Ashlawn Road developers breached planning conditions when ripping up hedgerows, council confirms - The Rugby Observer

Ashlawn Road developers breached planning conditions when ripping up hedgerows, council confirms

Rugby Editorial 15th May, 2019 Updated: 16th May, 2019   0

DEVELOPERS have ripped up more hedgerow than allowed by planning permission at a controversial housing site, Rugby Borough Council (RBC) has confirmed.

David Wilson Homes and Gallagher Estates have been told to stop work at their site in Ashlawn Road after hedges and trees were removed to create two access points on fields north of the road between the water tower and Sainsbury’s.

An RBC spokesman said: “More hedgerow has been removed than was indicated in the planning application.

“The developer has not provided a Construction Environment Management Plan as required as a condition of the original planning permission.

“We have instructed the developer not to carry out any further work until they have submitted a Construction Environment Management Plan for approval and explained how they will compensate for the loss of additional hedgerow.”

He added that there was no evidence nesting birds were disturbed, and no criminal offence had been committed under the Wildlife and Countryside Act.

The Council’s Planning Enforcement Team and Legal Department are now working ‘to take appropriate action’.

‘Horrified’ and ‘heartbroken’ residents slammed the developers when the hedges were removed last week, prompting RBC and Warwickshire County Council (WCC) to inspect the site.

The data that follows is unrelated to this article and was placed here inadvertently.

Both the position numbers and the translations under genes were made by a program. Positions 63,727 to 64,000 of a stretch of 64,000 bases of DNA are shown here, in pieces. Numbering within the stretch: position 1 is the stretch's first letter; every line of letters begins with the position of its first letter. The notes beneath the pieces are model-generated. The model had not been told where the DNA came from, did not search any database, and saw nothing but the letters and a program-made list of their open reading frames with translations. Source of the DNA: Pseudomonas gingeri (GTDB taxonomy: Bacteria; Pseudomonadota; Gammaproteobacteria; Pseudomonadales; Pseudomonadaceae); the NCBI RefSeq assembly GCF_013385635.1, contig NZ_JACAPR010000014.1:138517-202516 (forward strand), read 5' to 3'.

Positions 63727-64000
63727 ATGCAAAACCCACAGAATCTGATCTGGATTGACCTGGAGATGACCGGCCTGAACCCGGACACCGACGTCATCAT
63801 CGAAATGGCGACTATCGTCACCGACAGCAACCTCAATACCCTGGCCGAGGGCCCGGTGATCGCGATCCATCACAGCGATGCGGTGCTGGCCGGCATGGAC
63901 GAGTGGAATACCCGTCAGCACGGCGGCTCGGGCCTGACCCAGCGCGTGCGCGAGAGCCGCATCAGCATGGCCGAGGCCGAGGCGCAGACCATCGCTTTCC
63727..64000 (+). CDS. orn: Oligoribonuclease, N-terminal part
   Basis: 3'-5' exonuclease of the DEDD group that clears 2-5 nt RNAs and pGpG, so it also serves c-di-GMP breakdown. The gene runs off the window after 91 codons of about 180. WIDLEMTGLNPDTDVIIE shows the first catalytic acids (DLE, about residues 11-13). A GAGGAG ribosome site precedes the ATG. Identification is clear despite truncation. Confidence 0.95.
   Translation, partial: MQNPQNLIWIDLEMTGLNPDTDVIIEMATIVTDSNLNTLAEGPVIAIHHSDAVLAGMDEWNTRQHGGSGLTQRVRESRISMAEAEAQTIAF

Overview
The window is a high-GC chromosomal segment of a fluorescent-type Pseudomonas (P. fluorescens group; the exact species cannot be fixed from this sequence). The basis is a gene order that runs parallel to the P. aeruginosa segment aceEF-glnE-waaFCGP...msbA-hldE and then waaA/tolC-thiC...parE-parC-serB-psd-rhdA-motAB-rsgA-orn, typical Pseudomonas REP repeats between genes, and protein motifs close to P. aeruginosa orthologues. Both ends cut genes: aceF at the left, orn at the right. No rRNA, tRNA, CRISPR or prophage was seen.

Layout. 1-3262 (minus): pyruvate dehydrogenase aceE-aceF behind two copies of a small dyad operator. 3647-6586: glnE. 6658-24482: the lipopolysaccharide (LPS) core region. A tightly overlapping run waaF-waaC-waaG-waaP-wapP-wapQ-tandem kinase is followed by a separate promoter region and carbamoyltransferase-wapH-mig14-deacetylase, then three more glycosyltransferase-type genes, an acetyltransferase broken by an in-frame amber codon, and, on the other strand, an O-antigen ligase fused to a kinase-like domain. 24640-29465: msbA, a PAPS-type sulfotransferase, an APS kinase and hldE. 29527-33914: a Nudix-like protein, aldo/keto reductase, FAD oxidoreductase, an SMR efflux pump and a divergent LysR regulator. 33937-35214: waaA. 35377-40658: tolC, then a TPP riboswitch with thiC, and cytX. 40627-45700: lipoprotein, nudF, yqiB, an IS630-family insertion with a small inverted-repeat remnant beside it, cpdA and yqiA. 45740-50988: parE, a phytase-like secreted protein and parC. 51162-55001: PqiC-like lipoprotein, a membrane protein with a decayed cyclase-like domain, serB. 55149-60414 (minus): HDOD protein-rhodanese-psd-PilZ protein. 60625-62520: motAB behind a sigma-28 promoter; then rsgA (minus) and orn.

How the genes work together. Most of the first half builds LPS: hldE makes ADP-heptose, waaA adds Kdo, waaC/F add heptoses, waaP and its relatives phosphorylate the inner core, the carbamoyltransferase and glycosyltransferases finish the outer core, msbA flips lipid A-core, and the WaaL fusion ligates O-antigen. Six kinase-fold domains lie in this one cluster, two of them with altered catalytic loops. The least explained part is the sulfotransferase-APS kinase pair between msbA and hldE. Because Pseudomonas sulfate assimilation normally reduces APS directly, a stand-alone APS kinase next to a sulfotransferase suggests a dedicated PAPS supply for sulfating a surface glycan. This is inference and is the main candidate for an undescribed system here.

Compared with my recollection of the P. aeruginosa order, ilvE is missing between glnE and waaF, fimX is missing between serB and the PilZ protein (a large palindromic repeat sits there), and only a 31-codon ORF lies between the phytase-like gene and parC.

And Warwickshire Wildlife Trust’s Director of Living Landscapes Ian Jelley told The Observer: “Planning laws set out clearly the steps which should be taken to protect wildlife. If the correct process has not been followed then enforcement action should be taken.”

David Wilson Homes and Gallagher Estates initial planning application to build 860 homes, a primary school and two new roads was rejected by RBC in February 2016 on the grounds it would increase traffic and pollution in the area, and would not provide the infrastructure to mitigate this.

But the developers’ appeal against that decision, in which they ‘strongly disputed’ the council’s findings and argued “residual impacts cannot be described as adverse or severe”, was upheld by the Government in July 2017.

David Wilson Homes has been contacted for comment.


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